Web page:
The founder of Riverside Grammar School, an unregistered school in Melbourne’s east, says he has no plans to apply for registration and insists it operates more efficiently without being caught up in what he says is the bureaucratic nightmare of government regulation.
But Education Minister James Merlino said he was “extremely concerned about any entity masquerading as a school without the necessary regulatory oversight, educational reporting and school-specific child safety standards required by law”.
Dr Jon Carnegie, founder of Riverside Grammar School.
He said he had asked the Education Department “for advice to further strengthen the legal framework surrounding educational entities”.
Riverside Grammar, founded by former Trinity Grammar staff member Jon Carnegie to cater for young people who struggle to fit within the mainstream system, is being investigated by the state’s education regulator over whether it is compliant with the legislation.
But Dr Carnegie described Riverside Grammar as “a support centre for students”.
“We operate more efficiently without government money or support because we can address the real issues rather than be caught up in the bureaucratic nightmare which currently pervades the sector.”
Riverside Grammar School in Hawthorn.Credit:Justin McManus
Riverside Grammar charges more than $7000 a term.
Unlike “university”, the word “school” is not a prohibited term. However, it is an offence under the Education and Training Reform Act 2006 to “carry on or conduct a school” unless it is registered, and breaches can result in fines.
All Victorian primary and secondary schools must be registered with the Victorian Registrations and Qualifications Authority (VRQA) and are required to meet minimum standards for governance, financial management, curriculum, teaching practice and providing a safe environment for children.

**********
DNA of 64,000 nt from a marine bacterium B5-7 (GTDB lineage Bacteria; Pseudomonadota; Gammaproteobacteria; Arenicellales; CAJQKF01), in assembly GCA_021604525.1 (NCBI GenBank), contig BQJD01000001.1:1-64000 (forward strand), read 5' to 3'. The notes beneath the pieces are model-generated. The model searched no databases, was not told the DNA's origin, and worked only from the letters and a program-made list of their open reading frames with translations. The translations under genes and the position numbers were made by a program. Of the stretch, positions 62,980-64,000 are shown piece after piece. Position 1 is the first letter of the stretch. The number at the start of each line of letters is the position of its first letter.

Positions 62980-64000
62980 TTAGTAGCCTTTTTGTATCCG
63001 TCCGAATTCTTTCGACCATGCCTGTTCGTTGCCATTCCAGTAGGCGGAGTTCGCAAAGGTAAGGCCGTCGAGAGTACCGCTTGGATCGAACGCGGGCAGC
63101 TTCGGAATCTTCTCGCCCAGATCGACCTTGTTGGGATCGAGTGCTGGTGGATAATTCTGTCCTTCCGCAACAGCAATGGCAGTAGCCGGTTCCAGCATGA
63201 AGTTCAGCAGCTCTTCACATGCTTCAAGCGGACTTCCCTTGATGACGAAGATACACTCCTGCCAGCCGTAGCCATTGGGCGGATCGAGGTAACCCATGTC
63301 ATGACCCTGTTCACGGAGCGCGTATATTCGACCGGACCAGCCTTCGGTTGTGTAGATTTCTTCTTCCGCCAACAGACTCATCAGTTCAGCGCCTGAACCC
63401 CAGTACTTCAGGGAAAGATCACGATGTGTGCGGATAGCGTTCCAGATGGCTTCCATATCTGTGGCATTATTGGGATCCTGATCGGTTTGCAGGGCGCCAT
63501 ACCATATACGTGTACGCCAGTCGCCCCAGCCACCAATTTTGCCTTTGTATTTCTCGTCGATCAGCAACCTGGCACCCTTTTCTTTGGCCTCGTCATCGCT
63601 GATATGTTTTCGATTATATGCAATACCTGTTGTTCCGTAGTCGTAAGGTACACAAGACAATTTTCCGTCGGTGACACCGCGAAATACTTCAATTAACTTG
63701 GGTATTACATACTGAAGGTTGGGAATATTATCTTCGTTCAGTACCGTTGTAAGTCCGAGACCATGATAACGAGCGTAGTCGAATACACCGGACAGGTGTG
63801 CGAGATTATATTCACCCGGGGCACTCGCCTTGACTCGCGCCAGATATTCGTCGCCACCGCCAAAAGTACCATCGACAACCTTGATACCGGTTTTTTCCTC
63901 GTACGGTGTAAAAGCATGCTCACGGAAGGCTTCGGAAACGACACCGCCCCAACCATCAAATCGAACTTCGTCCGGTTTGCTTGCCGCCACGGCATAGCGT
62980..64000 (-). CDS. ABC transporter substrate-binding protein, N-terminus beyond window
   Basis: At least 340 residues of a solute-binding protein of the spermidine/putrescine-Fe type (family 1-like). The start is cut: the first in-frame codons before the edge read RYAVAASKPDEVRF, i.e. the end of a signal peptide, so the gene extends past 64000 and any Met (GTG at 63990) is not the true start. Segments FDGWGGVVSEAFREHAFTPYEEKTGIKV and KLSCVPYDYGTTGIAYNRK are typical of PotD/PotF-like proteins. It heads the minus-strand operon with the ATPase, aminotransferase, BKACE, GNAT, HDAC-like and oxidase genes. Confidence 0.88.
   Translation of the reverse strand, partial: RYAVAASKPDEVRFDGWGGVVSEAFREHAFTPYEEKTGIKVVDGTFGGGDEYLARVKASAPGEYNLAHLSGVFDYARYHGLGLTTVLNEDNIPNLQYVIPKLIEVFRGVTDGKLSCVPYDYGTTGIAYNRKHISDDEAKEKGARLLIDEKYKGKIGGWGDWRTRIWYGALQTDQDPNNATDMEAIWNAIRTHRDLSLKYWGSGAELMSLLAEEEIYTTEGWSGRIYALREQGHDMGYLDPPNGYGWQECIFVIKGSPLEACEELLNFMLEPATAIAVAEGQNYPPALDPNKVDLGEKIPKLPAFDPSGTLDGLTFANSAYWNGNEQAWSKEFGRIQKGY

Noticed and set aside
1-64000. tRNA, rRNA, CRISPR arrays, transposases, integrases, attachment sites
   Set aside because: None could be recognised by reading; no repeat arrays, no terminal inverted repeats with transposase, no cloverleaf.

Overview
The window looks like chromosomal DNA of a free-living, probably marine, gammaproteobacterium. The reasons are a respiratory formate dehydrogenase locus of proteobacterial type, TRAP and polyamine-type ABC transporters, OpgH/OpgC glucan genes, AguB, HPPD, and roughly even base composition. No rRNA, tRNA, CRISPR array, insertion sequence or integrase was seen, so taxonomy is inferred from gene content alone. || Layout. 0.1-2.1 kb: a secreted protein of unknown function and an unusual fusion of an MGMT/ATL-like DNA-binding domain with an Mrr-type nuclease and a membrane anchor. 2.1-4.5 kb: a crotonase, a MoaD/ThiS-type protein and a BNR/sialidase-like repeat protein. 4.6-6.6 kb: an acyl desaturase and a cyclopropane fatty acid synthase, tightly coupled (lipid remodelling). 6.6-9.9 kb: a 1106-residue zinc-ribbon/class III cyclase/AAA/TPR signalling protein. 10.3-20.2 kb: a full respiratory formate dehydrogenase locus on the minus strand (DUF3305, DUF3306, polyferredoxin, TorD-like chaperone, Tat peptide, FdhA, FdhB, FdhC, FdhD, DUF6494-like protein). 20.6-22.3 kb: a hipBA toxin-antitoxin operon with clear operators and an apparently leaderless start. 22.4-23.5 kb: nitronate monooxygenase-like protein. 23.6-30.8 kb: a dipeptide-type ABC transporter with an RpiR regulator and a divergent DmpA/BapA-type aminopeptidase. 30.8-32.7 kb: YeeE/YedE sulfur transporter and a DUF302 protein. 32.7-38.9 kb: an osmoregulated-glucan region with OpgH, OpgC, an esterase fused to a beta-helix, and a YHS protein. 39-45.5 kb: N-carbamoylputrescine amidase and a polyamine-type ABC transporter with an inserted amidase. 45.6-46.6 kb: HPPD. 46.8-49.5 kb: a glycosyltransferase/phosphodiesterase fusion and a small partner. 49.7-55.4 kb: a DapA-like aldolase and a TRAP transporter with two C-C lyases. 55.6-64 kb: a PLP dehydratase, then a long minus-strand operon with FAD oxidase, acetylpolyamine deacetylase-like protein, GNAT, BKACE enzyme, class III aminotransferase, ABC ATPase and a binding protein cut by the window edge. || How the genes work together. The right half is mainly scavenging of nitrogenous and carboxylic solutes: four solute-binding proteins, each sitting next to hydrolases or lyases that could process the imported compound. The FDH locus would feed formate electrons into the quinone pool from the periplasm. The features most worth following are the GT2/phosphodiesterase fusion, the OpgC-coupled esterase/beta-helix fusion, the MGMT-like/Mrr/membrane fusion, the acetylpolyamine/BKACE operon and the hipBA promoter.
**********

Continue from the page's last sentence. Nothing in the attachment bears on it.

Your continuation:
Dr Carnegie said these minimum standards were “little more than a set of ambiguous benchmarks established as ammunition to close down schools like Riverside Grammar because we do not fit the cookie-cutter model the government prefers”.
Registered schools receive government funding and must disclose their educational outcomes annually.
Dr Carnegie said he was confident that “any child at Riverside is far safer with us than they are being duck-shoved from one service to another until they turn 18”.
“I fail to see. What is the bad thing we are doing?“
Dr Carnegie rebranded his former school last year after a previous iteration had its registration cancelled. He said on Wednesday that it was first deregistered about 2010, and then again in 2012.
“I then looked at alternative models, took on board everything I’d been told by VRQA, and opened what is essentially a support centre for students who are having social and emotional difficulty and don’t want to disengage from school.”
“It’s not that I don’t want to register [Riverside Grammar], it’s that I have been deregistered by the VRQA on two prior occasions. I have no confidence that going through the re-registration process for the third time would be beneficial for the young people who we work with,” he said.
Riverside Grammar says on its website it is not under the authority of either the state or federal education departments. Students either remain enrolled at their school of origin while attending Riverside Grammar, or enrol in a different Department of Education institution such as Virtual School Victoria, “which will then become their school of origin for the purposes of statewide academic assessment and regulation”.
Dr Carnegie said there was no formal relationship with Virtual School Victoria, which was formerly known as Distance Education Centre Victoria. Virtual School Victoria did not respond to questions about what steps it had taken to fulfil its duty of care for students attending Riverside.
A VRQA spokesman on Wednesday said the regulator was responsible for “ensuring that schools meet minimum standards that provide the foundation for high-quality education in a safe environment.
“Child safe standards are a key component of all schools’ obligations because the safety and wellbeing of children is always of utmost importance,” he said.
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